West Virginia Gov. Joe Manchin asked his state's miners to report for work Friday, but to use the day to re-evaluate safety procedures rather than to produce coal.
"This is not a day off," he told reporters in a conference call from the capital city of Charleston. "We're asking for a day to honor every miner that has fallen, the 29 miners that we did lose."
Manchin made his plea nine days after an explosion in the Upper Big Branch Mine in Naoma killed 29 miners in the worst such accident in the United States since 1972, when 91 miners died in a fire at the Sunshine Mine in Kellogg, Idaho.
The governor said he was asking mine operators to join the miners in reviewing safety procedures "and for everyone to commit themselves to the safety of the workplace."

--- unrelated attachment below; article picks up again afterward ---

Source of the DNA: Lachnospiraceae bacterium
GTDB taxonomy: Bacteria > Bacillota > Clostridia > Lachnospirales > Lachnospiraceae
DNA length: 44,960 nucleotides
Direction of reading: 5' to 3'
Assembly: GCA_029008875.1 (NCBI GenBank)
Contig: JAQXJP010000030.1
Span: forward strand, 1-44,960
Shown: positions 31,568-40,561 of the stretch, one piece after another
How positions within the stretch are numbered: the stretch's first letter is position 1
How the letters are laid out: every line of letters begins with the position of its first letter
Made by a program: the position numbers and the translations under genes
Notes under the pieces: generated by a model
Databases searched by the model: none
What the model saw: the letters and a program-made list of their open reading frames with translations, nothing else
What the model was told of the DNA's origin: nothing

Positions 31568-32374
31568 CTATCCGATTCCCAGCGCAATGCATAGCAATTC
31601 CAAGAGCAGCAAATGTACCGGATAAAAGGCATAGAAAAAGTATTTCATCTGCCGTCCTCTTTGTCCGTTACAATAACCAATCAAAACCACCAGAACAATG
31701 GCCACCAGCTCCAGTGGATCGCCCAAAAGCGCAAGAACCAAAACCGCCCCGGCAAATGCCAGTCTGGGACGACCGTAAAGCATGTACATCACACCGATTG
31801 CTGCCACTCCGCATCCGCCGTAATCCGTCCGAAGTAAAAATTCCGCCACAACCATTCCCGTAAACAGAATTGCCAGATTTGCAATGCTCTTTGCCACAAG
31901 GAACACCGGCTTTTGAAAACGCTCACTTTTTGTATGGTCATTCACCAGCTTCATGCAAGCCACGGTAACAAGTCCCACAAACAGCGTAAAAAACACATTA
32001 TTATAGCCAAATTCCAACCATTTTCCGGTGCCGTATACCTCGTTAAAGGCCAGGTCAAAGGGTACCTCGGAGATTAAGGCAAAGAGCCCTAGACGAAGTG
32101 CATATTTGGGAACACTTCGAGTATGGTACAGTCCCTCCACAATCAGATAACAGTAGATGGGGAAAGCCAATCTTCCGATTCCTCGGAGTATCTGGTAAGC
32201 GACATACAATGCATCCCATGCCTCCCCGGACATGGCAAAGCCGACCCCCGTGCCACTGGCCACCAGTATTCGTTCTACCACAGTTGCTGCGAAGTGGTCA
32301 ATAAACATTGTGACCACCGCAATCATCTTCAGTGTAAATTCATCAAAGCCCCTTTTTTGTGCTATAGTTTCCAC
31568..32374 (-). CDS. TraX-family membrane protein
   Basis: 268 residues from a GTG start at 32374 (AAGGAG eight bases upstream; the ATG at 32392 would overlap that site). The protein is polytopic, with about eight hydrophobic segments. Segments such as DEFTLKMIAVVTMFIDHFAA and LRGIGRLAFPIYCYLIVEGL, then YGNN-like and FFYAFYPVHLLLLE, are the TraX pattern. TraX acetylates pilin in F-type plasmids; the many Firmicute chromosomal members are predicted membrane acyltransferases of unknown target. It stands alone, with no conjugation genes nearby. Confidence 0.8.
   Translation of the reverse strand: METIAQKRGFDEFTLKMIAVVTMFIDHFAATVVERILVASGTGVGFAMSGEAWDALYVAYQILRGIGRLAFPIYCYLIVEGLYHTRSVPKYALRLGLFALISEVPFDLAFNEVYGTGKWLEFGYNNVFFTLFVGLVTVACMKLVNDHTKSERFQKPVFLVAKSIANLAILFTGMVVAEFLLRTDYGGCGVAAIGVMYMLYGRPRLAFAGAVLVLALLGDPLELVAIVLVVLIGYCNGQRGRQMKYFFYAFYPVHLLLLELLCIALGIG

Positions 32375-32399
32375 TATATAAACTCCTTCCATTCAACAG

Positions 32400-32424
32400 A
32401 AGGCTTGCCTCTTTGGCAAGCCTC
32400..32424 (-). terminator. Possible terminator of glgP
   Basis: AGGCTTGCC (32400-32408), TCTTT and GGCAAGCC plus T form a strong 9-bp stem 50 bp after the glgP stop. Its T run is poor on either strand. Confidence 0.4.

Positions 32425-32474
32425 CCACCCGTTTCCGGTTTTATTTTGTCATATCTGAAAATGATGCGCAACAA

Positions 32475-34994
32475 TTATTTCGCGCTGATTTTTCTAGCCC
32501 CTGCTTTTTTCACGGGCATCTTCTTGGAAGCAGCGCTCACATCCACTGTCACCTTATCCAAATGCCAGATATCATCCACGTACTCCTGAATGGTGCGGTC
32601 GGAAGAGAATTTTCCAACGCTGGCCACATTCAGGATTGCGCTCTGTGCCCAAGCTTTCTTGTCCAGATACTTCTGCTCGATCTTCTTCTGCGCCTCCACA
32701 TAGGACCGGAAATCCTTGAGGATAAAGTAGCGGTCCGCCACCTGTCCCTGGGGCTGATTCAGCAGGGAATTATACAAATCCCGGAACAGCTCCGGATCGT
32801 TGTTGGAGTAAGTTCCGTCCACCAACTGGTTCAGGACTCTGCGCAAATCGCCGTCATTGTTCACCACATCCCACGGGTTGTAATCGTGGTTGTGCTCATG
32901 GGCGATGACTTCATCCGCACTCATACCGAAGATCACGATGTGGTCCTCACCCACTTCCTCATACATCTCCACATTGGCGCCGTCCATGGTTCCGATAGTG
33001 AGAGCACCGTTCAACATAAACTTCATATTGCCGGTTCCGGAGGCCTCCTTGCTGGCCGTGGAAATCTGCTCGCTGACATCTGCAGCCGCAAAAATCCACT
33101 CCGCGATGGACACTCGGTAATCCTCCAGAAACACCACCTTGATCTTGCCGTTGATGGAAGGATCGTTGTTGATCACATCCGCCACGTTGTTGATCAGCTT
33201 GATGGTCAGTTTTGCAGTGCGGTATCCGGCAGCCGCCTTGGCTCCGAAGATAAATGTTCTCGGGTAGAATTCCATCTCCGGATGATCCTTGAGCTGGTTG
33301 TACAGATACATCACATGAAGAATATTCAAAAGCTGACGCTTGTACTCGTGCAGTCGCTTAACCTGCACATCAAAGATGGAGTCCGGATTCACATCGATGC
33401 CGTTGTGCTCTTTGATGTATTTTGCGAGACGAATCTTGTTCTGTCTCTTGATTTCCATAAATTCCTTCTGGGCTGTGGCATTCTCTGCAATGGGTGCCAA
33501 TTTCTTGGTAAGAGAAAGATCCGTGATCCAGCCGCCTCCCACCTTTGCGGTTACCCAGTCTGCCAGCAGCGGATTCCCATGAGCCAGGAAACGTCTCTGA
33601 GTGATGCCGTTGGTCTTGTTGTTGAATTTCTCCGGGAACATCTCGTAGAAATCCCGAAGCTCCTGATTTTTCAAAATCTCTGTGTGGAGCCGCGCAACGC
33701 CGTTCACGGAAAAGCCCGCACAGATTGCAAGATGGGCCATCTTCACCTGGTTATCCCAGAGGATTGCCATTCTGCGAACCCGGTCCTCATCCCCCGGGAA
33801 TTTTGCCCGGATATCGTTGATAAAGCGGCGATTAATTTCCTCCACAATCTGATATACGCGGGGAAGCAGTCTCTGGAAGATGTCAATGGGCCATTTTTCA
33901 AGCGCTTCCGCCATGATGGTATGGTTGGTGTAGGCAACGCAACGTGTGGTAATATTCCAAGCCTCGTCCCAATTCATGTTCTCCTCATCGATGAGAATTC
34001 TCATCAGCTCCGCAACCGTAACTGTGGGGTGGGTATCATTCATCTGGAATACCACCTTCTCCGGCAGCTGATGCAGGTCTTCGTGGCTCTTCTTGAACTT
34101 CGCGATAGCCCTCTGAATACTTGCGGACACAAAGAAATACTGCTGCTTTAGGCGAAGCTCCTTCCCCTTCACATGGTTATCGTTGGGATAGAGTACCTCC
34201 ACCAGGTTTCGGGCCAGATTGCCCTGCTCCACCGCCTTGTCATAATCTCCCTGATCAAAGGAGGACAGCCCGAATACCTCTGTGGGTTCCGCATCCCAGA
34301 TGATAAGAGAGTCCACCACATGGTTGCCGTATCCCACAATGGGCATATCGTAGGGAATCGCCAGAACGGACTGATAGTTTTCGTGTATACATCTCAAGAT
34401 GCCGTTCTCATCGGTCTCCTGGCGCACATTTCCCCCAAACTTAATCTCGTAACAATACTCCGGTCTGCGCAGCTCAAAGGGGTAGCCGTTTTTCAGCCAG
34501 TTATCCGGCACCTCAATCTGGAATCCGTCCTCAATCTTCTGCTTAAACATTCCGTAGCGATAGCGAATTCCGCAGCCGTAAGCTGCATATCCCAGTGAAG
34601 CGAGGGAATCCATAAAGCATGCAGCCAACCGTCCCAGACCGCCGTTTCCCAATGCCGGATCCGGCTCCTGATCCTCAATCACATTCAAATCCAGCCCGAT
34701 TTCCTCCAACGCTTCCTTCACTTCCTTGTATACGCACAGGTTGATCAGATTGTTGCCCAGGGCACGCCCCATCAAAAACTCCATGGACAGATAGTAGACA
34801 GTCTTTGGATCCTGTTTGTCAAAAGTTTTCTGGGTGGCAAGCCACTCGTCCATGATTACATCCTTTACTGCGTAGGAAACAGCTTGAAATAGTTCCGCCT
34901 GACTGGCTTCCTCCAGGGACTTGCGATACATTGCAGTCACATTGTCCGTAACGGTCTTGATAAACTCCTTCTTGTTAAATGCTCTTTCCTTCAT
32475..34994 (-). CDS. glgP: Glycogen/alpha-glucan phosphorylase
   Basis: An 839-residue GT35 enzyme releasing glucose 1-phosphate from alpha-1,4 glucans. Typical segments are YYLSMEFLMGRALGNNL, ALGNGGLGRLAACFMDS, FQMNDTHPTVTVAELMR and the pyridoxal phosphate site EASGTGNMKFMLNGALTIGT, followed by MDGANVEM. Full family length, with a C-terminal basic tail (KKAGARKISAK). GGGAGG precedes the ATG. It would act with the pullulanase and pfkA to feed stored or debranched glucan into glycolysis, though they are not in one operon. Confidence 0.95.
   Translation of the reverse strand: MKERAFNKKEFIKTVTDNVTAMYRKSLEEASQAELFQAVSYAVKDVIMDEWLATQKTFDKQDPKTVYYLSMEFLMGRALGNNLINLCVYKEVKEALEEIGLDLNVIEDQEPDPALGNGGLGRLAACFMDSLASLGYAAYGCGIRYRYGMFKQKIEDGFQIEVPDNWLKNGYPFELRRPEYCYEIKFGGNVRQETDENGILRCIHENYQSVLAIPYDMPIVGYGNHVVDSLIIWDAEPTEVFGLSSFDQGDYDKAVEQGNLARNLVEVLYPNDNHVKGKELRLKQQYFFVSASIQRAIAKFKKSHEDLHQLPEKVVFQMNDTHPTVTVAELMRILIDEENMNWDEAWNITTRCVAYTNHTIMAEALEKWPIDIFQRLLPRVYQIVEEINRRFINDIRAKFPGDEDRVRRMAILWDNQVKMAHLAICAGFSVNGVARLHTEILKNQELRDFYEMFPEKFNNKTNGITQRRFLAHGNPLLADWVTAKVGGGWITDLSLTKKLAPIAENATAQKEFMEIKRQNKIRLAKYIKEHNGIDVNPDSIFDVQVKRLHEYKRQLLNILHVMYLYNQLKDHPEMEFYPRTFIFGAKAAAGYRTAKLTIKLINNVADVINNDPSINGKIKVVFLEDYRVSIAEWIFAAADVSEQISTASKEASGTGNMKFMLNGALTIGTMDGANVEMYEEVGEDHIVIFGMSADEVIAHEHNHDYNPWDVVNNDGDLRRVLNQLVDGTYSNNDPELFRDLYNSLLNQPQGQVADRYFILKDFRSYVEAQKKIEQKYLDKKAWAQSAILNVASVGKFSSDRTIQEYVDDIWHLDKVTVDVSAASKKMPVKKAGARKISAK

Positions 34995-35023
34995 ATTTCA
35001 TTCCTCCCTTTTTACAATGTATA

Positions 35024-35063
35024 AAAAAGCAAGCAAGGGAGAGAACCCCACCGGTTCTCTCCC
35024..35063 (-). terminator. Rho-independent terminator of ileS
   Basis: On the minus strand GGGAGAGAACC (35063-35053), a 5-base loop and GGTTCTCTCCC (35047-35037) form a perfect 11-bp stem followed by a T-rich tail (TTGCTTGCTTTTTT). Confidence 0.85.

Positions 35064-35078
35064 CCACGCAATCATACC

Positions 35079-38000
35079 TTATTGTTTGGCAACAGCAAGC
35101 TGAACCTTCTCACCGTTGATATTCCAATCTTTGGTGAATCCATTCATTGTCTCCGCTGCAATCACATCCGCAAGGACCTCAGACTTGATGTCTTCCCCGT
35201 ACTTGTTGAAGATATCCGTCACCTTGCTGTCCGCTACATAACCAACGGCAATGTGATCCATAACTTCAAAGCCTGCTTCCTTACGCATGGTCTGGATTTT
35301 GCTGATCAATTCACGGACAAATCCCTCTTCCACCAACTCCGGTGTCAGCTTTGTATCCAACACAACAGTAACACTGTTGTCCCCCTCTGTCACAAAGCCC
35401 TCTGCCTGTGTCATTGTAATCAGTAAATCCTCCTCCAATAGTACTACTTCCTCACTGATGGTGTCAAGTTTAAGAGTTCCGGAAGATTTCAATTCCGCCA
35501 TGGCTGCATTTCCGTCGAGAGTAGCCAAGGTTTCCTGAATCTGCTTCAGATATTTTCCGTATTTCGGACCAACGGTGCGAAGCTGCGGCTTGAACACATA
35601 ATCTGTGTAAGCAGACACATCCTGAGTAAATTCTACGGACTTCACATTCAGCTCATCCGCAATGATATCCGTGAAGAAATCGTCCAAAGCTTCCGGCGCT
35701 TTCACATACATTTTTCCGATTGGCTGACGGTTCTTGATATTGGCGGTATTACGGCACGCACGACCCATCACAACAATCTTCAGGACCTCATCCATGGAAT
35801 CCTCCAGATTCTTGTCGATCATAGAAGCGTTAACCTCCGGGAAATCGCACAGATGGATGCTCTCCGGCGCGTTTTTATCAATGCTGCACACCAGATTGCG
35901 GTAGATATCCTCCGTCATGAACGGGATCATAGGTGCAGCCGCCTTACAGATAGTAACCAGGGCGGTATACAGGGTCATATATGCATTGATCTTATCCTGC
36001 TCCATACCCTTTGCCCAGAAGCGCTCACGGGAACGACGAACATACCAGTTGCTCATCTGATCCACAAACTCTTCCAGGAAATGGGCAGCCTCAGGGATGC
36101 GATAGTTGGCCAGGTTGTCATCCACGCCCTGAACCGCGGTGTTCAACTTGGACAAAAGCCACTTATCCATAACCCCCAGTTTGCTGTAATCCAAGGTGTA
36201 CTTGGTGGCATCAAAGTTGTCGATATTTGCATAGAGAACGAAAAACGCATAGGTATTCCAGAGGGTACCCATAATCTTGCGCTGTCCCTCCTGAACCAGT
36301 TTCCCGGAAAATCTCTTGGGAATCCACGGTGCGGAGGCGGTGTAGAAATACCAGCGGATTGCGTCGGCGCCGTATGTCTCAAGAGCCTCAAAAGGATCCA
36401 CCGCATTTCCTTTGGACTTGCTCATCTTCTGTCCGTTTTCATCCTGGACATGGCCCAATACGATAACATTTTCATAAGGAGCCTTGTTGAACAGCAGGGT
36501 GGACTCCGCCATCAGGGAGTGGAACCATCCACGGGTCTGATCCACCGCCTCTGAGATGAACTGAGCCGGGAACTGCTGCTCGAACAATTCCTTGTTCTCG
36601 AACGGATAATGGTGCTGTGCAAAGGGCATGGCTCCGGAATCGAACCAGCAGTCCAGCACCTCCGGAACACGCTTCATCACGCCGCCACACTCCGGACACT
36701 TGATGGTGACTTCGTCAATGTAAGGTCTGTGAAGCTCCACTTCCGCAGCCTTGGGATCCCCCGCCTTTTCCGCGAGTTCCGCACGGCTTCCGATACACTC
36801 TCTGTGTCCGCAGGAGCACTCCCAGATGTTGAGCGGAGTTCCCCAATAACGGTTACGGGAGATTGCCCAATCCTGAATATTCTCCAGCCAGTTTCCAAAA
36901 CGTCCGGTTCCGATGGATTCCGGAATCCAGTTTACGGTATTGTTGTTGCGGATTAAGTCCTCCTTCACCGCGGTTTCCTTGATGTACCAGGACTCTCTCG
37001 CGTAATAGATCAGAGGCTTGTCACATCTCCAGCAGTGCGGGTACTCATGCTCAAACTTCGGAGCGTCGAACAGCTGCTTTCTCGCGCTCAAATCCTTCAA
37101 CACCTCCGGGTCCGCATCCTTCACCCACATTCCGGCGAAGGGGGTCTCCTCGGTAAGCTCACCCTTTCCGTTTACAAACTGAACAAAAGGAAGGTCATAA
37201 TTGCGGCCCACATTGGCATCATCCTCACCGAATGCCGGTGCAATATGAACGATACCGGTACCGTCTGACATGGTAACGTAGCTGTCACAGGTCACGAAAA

"Safety is the first and foremost thing," he said.
Manchin vowed to find the cause of the April 5 blast, but said he wanted to ensure safety procedures are followed while the investigation is being carried out. "We are taking this day to review all of our practices of safety and we're basically making sure that all of our practices are adequate and safe."